As we approach the darker days, we may start to turn to denser foods like whole beans, legumes, grains, nuts and seeds. These foods are packed with protein, fiber, vitamins, and minerals. And these foods are great for stews, soups, sides and dips, and snacks. However, many people often complain about how these foods affect their digestion. Most experience gas, bloat, and constipation, especially those who already have IBS or FODMAP sensitivities.
A reason why these foods may cause the gas and bloat is because they contain phytic acids and enzyme inhibitors that may interfere with your body’s ability to absorb the beautiful nutrients that are inside of them. This is due to phytic acid’s ability to bind to essential minerals such as iron, zinc, calcium, and magnesium in the digestive tract and inhibit their absorption in the body. Annoying, huh? Well luckily, we can work this out through the process of soaking.
SOAKING also makes these foods, which are initially indigestible, into foods that are full of enzymes, vitamins and minerals. The enzymes created by soaking helps you to digest the grain (bean, nut or seed) properly so your body can absorb all the nourishment that it provides.
Removing this phytic acid layer is quite simple. In doing so, we have better nutrient absorption, increased vitamin B levels, and even neutralizes toxins in the colon and keeping it clean. So if you love these foods but fear eating them because they give you the toot-toots or whichever belly problem, let’s consider soaking them before cooking. Here’s how:
Beans, legumes & grains: Soak individual food in a bowl filled with water for 8 hours. Leave about 3-4 inches of space because the water gets absorbed and the beans get bigger. Add 1 tbsp. of raw apple cider vinegar or the juice of half a lemon. This helps to remove the phytic layer.
Nuts and seeds have varying soaking times anywhere from 4-12 hours. These too, should get 1 tbsp. of ACV or lemon squeeze as well.
After they are done soaking, rinse them a couple of times then cook (if beans or grains). They should cook in a shorter amount of time. Nuts and seeds can be air dried (to be eaten within a couple of days), lightly roasted or dehydrated on a low setting for some crunch. Note: After dehydrating, freeze them to preserve them.
Optional* (but highly recommended) Add a strip of KOMBU ( a type of seaweed) when cooking beans, legumes, or grains. KOMBU makes beans, legumes, and grains even more digestible, plus they leach out an abundance of vitamins and minerals and enhances flavor.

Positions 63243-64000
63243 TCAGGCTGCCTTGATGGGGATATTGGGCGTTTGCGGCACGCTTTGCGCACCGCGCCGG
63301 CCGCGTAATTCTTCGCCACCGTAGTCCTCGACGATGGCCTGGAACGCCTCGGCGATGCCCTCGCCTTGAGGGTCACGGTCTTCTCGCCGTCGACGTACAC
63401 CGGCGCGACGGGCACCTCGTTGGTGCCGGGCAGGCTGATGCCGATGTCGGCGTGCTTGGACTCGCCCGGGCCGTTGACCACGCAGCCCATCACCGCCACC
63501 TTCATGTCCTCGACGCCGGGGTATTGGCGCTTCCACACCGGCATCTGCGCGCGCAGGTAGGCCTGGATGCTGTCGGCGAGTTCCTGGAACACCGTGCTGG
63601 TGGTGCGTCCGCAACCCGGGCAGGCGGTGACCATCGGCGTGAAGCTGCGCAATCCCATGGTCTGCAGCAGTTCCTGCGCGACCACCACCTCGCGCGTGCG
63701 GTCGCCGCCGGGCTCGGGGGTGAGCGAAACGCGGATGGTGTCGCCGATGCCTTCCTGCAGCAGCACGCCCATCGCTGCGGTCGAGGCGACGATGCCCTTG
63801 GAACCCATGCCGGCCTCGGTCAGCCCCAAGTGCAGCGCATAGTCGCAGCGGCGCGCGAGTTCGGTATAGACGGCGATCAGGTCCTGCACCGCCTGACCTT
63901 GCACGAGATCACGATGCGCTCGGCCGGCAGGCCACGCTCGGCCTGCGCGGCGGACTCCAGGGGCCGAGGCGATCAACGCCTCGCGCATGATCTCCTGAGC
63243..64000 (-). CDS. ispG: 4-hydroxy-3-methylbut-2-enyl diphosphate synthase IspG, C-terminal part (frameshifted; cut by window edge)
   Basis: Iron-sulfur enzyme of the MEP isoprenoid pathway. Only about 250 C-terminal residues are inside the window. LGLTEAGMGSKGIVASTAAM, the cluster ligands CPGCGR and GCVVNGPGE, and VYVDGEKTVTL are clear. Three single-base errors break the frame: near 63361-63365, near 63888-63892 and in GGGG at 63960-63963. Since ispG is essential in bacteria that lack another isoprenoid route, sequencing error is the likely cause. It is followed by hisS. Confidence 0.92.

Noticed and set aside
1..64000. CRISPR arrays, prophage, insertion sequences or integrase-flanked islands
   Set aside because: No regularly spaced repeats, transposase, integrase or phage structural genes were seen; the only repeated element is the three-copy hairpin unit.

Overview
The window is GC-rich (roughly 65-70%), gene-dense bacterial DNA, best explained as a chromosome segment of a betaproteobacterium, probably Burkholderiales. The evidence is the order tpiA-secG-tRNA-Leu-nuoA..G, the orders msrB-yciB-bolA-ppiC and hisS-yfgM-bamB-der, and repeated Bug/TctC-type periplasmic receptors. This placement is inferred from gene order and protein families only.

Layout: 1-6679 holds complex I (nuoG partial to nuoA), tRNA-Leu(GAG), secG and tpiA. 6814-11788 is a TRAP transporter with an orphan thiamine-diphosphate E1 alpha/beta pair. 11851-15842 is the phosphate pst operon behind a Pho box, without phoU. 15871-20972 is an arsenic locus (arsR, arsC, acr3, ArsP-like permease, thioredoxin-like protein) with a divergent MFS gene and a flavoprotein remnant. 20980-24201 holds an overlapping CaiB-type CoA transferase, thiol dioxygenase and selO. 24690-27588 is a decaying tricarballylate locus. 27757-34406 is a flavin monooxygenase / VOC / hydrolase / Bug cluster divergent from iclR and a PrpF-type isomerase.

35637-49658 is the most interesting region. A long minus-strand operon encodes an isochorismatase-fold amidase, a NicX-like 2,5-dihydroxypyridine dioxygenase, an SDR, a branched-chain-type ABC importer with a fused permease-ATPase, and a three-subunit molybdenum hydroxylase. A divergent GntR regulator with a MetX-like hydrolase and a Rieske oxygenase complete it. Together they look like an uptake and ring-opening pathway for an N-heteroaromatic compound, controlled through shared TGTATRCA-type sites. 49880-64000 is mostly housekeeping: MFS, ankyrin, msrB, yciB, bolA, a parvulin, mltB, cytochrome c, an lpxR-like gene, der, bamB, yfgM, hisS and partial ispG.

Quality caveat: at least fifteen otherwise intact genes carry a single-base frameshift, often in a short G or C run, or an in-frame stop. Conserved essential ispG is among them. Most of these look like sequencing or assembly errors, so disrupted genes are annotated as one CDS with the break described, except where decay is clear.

SPROUTING is a delicious and edible way to eat grains and beans in their raw form. The sprouting process takes additional days after they’ve been soaked.
Step 1 – Soak your grain, nut, bean or seed in water with an added tablespoon of lemon juice or ACV. Make sure the water is double the amount of grain, nut, bean or seed, because it will be absorbed a bit. Leave the bowl or jar on your countertop at room temperature for the specified time. If your grain, nut, bean or seed calls for a longer soaking time, then you’ll need to change the water once or twice.
Step 2 – Drain the liquid, then rinse and fill back up with fresh water. Drain the liquid slowly at an angle to create a humid environment. Use a muslin cloth to allow the water to drain out while also keeping fruit flies from coming in. Your goal is to keep the kernels moist until they sprout a bud. They do this by being exposed to light and moisture.
Step 3 – Repeat Step 2 every few hours, or at least twice daily.
Step 4 – In 1-4 days, your sprouted grain, nut, bean or seed should be ready. Refer to the chart for sprouting times.
Step 5 – Eat within 2-3 days. You can put them on salads, sandwiches, in smoothies, soups or accompanied with any dish.
Although soaking and sprouting is a bit time consuming, the nutritional benefits are tremendous. If you have the time and want to try out sprouting, then rad go for it! If sprouting seems like too much of a project for you then save it for later. However, I highly recommend that you soak your grains, beans, nuts, and seeds so that you get full absorption of the vitamins and minerals without getting any stomachaches.
Tip: Soak your kernels before hittin' the hay or before work, that gives them at least 8 hours of soakage, then all you have to do is put them under the heat or in a dehydrator.